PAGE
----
Planning permission and development options for landowners
By Toby Pound
There has been much coverage in the local press in recent months over Babergh’s decision to grant planning permission for 144 new homes on farmland close to East Bergholt. This is just one of a number of recent planning decisions to allow building on green field sites in East Suffolk and with local authorities coming under increasing pressure to meet targets for new houses, landowners in the right locations have a real opportunity to obtain significant gains in land values by obtaining planning consents for development. The issue for landowners is how best to achieve those gains.
The traditional route for a landowner was to grant an option to a developer to buy the land once planning permission has been obtained. The advantage of this route to the developer is that it has complete discretion over whether or not to buy the property and, during the option period, it can secure the property from its competitors. It can apply for planning permission knowing that it can buy the property if it is successful but does not have to buy if planning permission is refused or if the planning permission has conditions which make the development commercially unviable. For his part, the landowner can rely on the experience and skill of the developer during the planning process with no financial risk.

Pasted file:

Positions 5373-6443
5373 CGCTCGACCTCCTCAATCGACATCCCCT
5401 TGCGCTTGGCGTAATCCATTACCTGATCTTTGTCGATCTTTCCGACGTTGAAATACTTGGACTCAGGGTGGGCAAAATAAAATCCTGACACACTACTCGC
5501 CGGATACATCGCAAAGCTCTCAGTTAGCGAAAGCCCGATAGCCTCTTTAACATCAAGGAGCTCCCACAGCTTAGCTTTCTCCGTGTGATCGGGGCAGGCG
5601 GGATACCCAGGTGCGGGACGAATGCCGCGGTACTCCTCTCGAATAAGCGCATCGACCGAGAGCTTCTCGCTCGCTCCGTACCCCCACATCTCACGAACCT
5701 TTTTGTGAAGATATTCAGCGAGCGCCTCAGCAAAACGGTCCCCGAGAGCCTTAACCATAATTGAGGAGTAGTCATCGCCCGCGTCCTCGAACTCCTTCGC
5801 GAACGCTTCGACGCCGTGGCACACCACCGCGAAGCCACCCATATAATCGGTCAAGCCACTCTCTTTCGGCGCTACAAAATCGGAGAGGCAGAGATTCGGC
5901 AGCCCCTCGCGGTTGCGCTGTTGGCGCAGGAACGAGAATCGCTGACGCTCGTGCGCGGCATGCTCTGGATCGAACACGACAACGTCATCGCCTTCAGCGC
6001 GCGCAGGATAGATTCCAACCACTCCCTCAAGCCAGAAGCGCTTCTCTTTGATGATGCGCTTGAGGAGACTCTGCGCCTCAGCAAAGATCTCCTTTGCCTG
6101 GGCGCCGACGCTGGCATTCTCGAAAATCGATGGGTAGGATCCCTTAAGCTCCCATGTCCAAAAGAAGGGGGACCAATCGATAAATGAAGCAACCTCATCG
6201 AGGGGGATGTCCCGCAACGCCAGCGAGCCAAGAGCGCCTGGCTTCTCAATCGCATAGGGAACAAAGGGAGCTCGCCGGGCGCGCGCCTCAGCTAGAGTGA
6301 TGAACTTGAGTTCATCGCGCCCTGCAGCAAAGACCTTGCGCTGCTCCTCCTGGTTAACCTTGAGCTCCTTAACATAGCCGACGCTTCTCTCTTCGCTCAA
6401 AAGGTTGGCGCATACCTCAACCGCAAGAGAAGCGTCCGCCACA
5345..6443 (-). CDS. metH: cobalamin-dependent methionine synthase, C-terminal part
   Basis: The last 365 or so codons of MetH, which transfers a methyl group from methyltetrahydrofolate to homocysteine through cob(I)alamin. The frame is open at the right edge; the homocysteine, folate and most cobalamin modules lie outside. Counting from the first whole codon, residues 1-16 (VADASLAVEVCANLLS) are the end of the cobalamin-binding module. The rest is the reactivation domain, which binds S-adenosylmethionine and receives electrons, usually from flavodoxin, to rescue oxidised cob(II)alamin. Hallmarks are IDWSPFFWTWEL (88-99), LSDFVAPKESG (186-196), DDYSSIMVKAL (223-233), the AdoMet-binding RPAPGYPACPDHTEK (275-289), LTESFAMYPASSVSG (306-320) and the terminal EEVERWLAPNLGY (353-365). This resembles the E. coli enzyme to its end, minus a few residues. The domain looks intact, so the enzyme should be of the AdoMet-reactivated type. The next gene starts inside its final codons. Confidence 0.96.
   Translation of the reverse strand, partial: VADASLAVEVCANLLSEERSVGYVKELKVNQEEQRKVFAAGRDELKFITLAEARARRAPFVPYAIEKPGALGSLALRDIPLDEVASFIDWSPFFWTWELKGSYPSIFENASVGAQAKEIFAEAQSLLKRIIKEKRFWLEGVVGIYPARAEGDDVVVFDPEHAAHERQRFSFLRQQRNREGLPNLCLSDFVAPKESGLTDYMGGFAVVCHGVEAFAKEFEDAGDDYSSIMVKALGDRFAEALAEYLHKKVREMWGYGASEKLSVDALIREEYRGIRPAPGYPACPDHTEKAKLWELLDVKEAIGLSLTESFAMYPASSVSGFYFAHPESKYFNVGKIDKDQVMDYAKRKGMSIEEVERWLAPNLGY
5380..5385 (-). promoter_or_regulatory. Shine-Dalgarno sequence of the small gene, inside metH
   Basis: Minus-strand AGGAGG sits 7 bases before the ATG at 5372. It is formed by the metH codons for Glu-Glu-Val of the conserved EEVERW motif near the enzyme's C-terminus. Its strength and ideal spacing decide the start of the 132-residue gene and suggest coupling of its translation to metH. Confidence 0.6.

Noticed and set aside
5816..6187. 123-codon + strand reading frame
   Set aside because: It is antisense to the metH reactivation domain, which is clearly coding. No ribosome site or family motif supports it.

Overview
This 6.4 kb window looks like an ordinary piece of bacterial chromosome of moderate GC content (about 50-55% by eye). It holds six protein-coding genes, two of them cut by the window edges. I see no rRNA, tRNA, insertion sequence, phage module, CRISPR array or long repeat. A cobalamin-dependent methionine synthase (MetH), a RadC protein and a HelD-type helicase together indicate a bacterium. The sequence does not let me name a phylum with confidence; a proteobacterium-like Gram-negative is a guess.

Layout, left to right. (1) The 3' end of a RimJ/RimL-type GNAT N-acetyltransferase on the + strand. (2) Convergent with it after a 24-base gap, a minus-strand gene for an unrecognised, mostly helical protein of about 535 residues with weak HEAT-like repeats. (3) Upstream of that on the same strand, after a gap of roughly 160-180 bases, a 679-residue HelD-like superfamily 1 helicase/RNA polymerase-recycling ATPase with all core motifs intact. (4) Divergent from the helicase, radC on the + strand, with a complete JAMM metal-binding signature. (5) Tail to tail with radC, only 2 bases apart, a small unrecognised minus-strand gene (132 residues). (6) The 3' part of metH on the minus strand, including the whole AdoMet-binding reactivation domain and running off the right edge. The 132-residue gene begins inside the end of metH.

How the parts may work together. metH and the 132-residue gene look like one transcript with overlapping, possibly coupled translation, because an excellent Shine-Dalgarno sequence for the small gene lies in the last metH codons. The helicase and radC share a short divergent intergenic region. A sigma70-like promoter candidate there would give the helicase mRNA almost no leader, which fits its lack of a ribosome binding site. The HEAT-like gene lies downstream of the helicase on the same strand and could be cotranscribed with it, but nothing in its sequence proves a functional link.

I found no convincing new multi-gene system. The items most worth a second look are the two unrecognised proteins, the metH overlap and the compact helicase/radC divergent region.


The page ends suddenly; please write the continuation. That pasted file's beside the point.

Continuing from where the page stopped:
In recent years, many landowners have taken a different route by linking up with a land promoter who may or may not be a developer. Under a land promotion agreement, the landowner and the promoter agree to apply for planning permission for a development on the landowner’s land and then to market the property for sale once planning permission has been obtained. The promoter usually funds the planning and marketing costs initially and, if planning permission is not obtained by a certain date, the promotion agreement will end.
If planning permission is obtained, the property is marketed for sale to a developer and the promoter’s costs in obtaining planning are reimbursed. The landowner and the promoter then split the net proceeds of sale in agreed shares, reflecting the landowner’s ownership of the land and the promoter’s expertise and skill in obtaining planning. The main advantage for the landowner is that he is not committed to a single developer at an early stage in the process.
Any landowner considering opportunities for development needs to seek early legal advice in this complex area.
Article published previously in Business East, 14th June 2016
Toby Pound is a partner and head of the Property department at Barker Gotelee.